This is exactly what the Maven Shade Plugin is designed for. Unfortunately this plugin expects that all of your separate jar files are already present in the Maven repository as individual artefacts. Doh!
I didn't want to have all of the 16 separate jar files in the project Maven repository. I just wanted one artefact, the client that I needed to access the API. So I needed a way around Shade's dependency requirement.
My solution was to use a shell script to do some of the work, then to leverage my local Maven repository before deploying to the hosted project Maven repository. So lets see what I did exactly -
First I put all of the separate jar files that made up the 'API client' into a directory.
Then I wrote a simple shell script that did two things - 1) install all of the jar files from the client_jars directory into my local Maven repository, and 2) created a pom.xml file with Maven Shade configuration to generate the uber jar file and its dependency reduced pom.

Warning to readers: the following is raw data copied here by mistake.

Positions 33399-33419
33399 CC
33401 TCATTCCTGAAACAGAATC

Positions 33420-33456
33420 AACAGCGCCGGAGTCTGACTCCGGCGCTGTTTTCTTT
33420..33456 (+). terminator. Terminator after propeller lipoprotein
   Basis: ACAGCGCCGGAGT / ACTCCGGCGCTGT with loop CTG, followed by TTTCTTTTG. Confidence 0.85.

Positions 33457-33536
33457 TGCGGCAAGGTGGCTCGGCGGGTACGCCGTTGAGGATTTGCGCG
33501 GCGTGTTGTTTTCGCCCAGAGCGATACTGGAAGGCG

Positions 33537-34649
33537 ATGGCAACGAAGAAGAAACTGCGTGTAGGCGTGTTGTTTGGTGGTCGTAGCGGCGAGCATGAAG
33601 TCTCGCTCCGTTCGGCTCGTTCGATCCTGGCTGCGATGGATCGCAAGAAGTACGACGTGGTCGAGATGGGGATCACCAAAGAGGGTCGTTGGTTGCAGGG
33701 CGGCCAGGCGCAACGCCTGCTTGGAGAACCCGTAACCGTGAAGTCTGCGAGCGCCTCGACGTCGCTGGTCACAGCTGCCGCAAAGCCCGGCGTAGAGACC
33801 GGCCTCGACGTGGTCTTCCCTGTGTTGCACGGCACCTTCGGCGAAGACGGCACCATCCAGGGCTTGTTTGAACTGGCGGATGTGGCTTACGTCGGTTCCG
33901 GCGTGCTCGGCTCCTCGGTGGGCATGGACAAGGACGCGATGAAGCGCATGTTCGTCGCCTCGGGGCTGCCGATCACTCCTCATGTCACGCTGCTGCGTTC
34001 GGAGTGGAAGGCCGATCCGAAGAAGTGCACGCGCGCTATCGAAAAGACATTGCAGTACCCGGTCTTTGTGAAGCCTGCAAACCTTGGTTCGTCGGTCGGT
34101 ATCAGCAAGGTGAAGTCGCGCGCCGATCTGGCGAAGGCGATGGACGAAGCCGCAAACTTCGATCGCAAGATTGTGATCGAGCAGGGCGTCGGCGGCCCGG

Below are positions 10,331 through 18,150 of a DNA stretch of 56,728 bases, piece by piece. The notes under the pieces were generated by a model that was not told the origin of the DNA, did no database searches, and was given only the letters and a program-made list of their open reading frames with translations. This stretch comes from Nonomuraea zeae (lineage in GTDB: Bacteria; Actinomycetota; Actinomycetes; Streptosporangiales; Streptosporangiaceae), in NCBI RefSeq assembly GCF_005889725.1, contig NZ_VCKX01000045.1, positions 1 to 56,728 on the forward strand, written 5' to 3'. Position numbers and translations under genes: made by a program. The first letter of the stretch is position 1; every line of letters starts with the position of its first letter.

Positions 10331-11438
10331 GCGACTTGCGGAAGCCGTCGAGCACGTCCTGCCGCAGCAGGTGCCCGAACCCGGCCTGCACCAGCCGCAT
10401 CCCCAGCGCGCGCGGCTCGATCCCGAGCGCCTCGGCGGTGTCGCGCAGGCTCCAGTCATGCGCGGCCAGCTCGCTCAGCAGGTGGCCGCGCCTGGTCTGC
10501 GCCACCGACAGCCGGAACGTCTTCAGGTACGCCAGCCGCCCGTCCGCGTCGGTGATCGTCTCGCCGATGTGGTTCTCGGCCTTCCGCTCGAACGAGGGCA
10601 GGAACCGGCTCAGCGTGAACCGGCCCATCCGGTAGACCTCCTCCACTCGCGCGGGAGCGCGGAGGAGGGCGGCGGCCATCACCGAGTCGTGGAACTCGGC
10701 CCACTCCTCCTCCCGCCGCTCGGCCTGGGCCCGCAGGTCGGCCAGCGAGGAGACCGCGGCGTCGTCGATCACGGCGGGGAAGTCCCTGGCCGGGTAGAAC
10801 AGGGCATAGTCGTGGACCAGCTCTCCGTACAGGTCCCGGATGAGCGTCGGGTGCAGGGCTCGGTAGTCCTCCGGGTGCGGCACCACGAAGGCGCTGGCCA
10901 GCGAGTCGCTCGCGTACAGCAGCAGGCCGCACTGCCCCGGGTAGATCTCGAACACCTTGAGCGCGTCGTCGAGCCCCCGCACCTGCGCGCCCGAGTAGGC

Here's what the script looked like:
There's not too much to this script really, but a few things do need to be pointed out. When the local jar files are installed into my local Maven repository, they are done so with the classifier set. This means that none of them are the main artefact. The artifactSet element for the generated pom.xml makes use of this by using a wildcard operator * for the artefact filter.
The last part of the script runs mvn deploy, which executes the Maven Shade plugin first, then uploads the generated uber jar into the hosted project Maven repository. The uber jar is built using all the locally installed jars and then the main artefact is replaced by this uber jar. Since there was no main artefact in the first place, the uber jar is the only artefact that makes it into the hosted project Maven repository!
All I have to do next is include a single dependency in my other Maven projects like this...
Note: I only tested this with Maven 3.5.